• Company: Covers the Company where there is a claim against the business entity itself alleging wrongful acts.
  • Employment Practise Liability: Covers the Company for claims alleging an employment breaches including wrongful dismissal, discrimination, harassment, deprivation of career opportunity, breach of contract etc
  • Trustee Liability: For trustees of staff superannuation fund
  • Fidelity/Crime: Covers the company for theft by its employees
  • Business Crisis Consultant Fees
  • A set number of hours of legal advice

Download Management Liability Information PDF
Download Management Liability – Employment Practices PDF
Download Management Liability – Statutory Liability PDF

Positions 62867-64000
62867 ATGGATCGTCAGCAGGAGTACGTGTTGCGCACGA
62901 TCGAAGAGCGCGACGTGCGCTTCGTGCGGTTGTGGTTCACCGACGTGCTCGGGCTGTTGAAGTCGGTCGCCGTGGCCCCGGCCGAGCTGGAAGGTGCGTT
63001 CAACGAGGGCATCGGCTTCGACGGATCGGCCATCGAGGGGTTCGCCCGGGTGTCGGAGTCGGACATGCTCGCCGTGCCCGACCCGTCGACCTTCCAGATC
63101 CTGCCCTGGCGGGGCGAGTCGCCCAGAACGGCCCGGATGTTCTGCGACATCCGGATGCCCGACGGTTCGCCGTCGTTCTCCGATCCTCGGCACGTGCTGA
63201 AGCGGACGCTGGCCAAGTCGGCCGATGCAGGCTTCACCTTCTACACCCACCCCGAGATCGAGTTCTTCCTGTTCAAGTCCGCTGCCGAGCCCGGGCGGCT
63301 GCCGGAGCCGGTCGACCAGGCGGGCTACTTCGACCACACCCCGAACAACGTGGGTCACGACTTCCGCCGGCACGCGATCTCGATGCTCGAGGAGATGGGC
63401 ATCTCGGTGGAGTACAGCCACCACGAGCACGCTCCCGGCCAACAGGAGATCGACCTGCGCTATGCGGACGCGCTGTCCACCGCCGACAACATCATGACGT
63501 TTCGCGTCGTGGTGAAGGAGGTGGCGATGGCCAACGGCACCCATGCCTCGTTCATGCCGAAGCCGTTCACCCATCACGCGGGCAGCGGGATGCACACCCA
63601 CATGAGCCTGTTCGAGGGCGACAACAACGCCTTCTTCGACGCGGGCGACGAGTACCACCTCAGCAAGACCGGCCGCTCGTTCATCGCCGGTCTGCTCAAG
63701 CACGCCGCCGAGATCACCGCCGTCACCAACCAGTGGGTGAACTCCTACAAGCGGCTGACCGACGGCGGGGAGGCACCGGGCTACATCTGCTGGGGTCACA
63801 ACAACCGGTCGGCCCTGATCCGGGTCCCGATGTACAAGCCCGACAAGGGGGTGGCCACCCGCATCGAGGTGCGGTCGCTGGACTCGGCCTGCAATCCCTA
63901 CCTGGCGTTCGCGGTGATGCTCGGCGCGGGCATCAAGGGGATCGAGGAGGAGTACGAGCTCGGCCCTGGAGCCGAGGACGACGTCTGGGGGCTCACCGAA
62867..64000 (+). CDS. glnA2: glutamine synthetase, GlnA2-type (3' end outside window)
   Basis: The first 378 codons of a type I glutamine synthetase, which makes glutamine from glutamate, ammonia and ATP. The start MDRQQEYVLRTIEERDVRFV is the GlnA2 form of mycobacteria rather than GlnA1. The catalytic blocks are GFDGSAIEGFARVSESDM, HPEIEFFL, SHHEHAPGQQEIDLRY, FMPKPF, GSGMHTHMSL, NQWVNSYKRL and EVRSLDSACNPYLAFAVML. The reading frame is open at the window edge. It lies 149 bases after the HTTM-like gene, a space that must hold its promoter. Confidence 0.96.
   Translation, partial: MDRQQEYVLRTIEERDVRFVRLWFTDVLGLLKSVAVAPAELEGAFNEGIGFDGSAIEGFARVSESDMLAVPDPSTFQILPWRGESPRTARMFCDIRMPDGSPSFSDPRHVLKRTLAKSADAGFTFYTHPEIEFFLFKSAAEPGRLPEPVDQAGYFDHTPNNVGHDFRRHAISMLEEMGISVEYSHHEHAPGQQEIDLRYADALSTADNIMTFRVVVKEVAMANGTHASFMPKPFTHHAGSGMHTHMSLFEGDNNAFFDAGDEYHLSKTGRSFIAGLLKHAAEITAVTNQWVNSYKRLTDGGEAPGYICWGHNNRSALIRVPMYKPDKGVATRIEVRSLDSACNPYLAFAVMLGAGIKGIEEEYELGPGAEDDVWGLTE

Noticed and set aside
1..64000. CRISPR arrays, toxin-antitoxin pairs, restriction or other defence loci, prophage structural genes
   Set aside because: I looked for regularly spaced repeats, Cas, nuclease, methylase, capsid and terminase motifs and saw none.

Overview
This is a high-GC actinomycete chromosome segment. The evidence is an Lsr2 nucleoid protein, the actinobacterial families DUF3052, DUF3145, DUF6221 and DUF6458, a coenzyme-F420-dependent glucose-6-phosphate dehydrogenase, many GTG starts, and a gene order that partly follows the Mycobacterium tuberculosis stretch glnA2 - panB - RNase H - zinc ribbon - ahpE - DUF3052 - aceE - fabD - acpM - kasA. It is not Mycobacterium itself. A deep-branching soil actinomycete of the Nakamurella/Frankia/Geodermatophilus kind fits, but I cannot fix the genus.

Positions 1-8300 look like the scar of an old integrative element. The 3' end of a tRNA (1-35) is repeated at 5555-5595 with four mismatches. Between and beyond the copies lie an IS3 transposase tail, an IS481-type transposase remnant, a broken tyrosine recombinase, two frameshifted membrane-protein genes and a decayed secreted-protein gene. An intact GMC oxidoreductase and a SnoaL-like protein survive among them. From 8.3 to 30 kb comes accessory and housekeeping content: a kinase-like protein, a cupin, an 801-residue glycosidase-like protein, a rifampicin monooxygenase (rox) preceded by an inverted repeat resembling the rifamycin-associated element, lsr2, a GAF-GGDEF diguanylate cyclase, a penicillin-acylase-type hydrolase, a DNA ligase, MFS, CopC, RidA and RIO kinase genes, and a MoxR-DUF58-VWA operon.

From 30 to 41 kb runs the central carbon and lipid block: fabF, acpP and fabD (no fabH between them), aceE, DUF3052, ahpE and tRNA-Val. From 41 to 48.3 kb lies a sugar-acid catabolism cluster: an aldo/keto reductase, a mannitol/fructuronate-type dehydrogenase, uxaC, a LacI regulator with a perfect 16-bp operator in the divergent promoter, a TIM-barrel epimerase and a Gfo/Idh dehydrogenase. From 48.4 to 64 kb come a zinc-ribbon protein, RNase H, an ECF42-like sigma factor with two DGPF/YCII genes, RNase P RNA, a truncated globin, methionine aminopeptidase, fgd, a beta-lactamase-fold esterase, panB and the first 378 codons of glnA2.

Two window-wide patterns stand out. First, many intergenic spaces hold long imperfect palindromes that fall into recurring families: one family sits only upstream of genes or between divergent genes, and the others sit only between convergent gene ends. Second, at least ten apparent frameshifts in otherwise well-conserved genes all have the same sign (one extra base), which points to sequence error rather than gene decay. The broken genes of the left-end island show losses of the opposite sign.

Mobile Plant and Machinery insurance covers plant and equipment for damage – owned and hired in plant, increased cost of working, loss of income, machinery breakdown, registered machine liability, general liability, hired in machines – blanket cover, continuing hire charges, finance payment protection, lease value protection, windscreen cover and hook liability.

Product Recall insurance protects companies from the costs of a product recall resulting from a defect product, government recall, malicious product tampering or product extortion.

Professional Indemnity insurance covers legal liability to others due to professional negligence.

  • Domestic buildings, contents, specified items, owner occupier and personal liability
  • Farm buildings and contents, farm improvements
  • Farm machinery, theft of nominated machinery and specified items
  • Machinery breakdown
  • Stocks of hay
  • Fencing, livestock and loss of agistment income
  • General liability arising out of business activities
  • Crop Insurance
  • Loss of profits
  • Personal Accident.

Strata Title

A system of title that allows the owner of a unit, in a block of units, to have a separate title for that unit.